Infinity Clinics offers a cutting-edge digital version of a decades-old treatment called Pulsed Electromagnetic Field

(PEMF) therapy, a noninvasive technique that uses magnetic fields to improve cellular function, which has been linked to the creation of new, healthy cells while extending the life of existing cells. This treatment is more difficult to explain, as it’s still being studied by researchers despite decades of application. It’s similar to stem cell therapy in its effect, but without the needles and at a tenth of the cost. The technology’s efficacy has been demonstrated in peer-reviewed studies, though scientists are still seeking to understand how it works.

“Most of the theories with PEMF go down to the formation of an energy molecule called ATP,” says Dr. Collins.

Lemon says that some of the most common reasons people use infrared saunas are for relaxation, improved cardiovascular health, and skin benefits from increased circulation (some users report a “glow”), but just about anybody can tell a difference after just one 30-to60-minute session.“You’ll definitely feel more relaxed, more rested,” says Lemon.“Your whole body will just feel more at ease.”This sense of“ease,” Dr. Collins says, can be explained by the dilation

Aric Lemon Jessica Merlino
"All your cells work on a voltage, and if you correct the voltage, then the body is able to repair and regenerate itself." —Jessica Merlino

“When a cell is going through its metabolism, the goal is to create ATP and energy. … The production of ATP is happening with PEMF, and also it’s helping to maintain the cell membrane. Cell membrane dysfunction or disruption is one of the primary ways a cell is damaged. If the membranes are intact, then that’s good for the cell.”

tingle somewhere, but for the most part it just feels good,”says Merlino.

According to Merlino, the big three targets of PEMF are inflammation, oxygenation of the blood and increasing cell membrane function. Essentially, the therapy charges the cells and “puts the body in an optimal regenerative state so it can heal itself.”

PEMF therapy has been approved by the FDA for treatment of non-union fractures (bone breaks that don’t heal naturally over time) and as a treatment for mood disorders such as depression and anxiety. Recent research has even shown promise for PEMF benefiting those with Alzheimer’s, Parkinson’s and cancer.“We see that people with Parkinson’s and Alzheimer’s have dysfunctional [cell] membranes,” says Collins, meaning “the stuff that needs to stay in the cell to keep it working in an optimal way can’t stay in the cell.”With PEMF, these cell membranes’ repair systems are activated.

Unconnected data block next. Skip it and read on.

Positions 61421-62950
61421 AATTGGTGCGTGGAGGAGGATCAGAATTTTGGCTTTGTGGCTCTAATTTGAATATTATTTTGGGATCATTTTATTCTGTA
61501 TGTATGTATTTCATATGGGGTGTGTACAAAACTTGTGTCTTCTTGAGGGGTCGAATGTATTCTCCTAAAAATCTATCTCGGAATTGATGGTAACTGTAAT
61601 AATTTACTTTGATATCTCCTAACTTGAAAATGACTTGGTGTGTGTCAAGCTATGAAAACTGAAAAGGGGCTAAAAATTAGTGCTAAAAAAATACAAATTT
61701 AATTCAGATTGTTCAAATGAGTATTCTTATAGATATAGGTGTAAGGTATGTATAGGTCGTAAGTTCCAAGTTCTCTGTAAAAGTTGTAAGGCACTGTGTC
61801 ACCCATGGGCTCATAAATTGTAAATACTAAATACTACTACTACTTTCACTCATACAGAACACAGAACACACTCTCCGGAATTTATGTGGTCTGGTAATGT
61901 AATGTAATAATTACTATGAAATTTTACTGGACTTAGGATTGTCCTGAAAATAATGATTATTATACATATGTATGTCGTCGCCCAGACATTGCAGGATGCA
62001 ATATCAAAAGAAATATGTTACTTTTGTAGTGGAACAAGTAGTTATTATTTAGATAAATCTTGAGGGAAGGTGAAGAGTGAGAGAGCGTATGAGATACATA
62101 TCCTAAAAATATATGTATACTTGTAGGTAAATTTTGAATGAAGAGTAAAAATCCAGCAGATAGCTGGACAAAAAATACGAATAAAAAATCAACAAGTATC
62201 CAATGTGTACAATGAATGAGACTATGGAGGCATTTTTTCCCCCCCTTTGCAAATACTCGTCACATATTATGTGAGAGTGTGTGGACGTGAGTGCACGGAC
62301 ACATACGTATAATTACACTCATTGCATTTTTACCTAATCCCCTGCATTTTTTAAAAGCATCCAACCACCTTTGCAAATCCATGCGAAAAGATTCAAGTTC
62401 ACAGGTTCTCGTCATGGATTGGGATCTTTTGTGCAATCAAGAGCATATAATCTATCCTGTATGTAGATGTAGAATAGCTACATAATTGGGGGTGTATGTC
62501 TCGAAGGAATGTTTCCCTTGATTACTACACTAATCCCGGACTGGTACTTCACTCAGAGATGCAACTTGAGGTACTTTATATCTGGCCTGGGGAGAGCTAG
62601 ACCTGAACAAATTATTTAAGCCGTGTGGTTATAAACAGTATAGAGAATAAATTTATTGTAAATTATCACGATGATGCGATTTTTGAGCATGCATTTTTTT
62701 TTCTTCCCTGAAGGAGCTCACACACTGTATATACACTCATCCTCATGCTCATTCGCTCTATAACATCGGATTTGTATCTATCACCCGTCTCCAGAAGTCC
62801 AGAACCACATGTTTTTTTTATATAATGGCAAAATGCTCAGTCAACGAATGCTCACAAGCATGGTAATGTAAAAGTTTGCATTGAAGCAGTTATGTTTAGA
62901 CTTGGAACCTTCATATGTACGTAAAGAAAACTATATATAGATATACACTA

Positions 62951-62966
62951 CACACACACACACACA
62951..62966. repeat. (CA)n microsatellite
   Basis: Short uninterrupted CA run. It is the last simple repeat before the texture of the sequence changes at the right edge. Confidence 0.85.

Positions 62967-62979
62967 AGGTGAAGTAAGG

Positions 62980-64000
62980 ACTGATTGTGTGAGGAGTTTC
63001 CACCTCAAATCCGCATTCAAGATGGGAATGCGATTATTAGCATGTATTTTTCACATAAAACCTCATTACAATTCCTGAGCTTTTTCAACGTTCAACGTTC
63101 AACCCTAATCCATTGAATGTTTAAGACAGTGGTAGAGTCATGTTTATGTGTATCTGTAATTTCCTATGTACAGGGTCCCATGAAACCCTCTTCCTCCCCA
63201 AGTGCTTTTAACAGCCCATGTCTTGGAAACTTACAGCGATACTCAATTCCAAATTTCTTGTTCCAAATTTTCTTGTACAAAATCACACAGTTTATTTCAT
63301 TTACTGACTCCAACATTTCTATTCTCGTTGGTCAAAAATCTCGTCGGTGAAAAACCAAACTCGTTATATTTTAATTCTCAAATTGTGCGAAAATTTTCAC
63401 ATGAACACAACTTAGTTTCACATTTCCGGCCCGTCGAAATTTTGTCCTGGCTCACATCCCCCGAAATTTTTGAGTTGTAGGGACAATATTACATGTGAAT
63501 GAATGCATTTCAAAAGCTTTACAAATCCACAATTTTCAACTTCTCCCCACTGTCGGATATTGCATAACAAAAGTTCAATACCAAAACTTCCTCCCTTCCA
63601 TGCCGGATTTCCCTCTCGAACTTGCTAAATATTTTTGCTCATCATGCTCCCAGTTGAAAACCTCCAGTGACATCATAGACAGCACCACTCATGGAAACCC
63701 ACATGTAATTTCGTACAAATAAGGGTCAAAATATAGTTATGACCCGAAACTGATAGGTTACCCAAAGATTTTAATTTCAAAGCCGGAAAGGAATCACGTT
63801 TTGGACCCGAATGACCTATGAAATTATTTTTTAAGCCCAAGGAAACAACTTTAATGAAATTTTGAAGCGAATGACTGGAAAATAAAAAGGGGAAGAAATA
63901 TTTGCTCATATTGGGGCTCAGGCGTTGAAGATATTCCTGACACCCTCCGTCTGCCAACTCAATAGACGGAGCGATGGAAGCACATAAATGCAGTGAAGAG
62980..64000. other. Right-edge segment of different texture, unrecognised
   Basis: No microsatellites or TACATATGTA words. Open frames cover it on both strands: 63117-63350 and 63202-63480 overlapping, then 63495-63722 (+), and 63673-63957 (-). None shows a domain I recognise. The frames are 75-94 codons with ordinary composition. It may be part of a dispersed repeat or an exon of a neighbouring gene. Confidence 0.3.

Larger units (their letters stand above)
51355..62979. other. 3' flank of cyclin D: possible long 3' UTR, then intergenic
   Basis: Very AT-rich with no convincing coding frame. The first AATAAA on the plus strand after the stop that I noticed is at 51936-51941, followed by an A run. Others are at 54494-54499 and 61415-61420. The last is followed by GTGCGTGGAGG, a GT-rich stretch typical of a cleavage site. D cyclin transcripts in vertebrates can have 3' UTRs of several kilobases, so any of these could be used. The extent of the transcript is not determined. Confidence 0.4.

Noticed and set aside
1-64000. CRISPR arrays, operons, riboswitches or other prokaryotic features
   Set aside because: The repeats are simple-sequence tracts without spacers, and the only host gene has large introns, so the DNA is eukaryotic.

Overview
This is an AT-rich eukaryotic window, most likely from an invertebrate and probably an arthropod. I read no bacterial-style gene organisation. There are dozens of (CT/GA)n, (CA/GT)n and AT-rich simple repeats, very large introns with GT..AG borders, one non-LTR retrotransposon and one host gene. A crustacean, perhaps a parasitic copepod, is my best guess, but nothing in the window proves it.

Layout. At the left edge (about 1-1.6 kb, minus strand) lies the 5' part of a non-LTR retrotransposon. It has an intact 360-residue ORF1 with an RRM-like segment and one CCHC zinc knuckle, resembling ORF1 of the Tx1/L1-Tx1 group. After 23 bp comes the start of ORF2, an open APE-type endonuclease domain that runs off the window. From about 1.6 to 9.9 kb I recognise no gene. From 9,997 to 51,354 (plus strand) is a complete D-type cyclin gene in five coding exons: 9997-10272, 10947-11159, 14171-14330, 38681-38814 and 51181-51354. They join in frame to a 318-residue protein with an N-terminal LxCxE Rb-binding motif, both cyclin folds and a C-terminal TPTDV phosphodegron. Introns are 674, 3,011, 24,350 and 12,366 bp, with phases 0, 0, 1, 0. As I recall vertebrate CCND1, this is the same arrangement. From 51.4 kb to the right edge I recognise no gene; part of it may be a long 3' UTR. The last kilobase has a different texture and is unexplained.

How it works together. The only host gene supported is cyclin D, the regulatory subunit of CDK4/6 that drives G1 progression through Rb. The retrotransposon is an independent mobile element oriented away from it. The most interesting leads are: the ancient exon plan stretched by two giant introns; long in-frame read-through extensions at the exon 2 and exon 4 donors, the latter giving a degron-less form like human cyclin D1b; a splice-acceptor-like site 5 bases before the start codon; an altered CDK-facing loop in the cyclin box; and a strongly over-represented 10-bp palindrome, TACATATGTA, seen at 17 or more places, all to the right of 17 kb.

At Infinity Clinics, the treatment is simple and straightforward, with patients seated on a leather lounge chair through which pulsed electromagnetic waves are delivered.“It doesn’t ever hurt, they never feel bad, they could feel a little

Merlino says that PEMF works best when used in conjunction with other therapies such as cryo, red light or saunas, stating that PEMF works as an “accelerator” that boosts the effectiveness of other modalities.

“Anything that you’re trying to do to the body across all this new wellness technology and all of this regenerative stuff that’s taking off ... if you correct the voltage of the cell with PEMF and frequency therapy, all of the other things you’re trying to do to it are going to work even better,” says Merlino.“The whole system works together; if you tweak one part, that has a ripple effect of benefits that are going to come to you.”

Dr. Collins compares optimizing cell health through these technologies to winning a raffle. Any single treatment isn’t a panacea, and should be used in conjunction with other therapies as well as healthy habits.“The person who usually wins the

raffle isn’t the person that just bought one ticket,” says Collins.

Under Pressure

The thought of spending any amount of time in a small, pressurized chamber is enough to make any claustrophobe break out into a sweat. But for biohackers who can get past the faintness of heart, hyperbaric oxygen therapy offers countless benefits for healing the body.

Hyperbaric oxygen therapy involves lying in a small chamber that is then pressurized with compressed air before being flooded with pure oxygen. These intimidating machines can often be found in hospitals, where they’re used for everything from crushing body trauma to helping heal surgical wounds. But for those seeking a more approachable experience, Boca’s Restore Hyper Wellness offers a milder version of the treatment.

“Ours is not as intense as what a hospital grade might be,” says Restore Lead Nurse Mandy Dearman. The difference is in the pressure; hospital tanks run at the equivalent of four atmospheres of pressure, whereas the mild hyperbaric oxygen tank (mHBOT) runs at 1.9.“You still get the same results, the same benefits from

it; it’s just the difference in the pressures.”

The benefits come from the oxygenation of tissue and blood cells throughout the body.

“You’re making [the blood] like an oxygen-rich formula that is going to the parts that you need,”says Dearman.

“With that oxygen, it’s increasing healing, it improves muscle performance. It improves brain fatigue and mental clarity by just providing oxygen to areas of our body that normally wouldn’t have that much oxygen.”

The first mHBOT session typically lasts 60 minutes, but proceeding sessions can span up to 90 minutes. Dearman says the first session lays the foundation for further treatments by oxygenating the blood and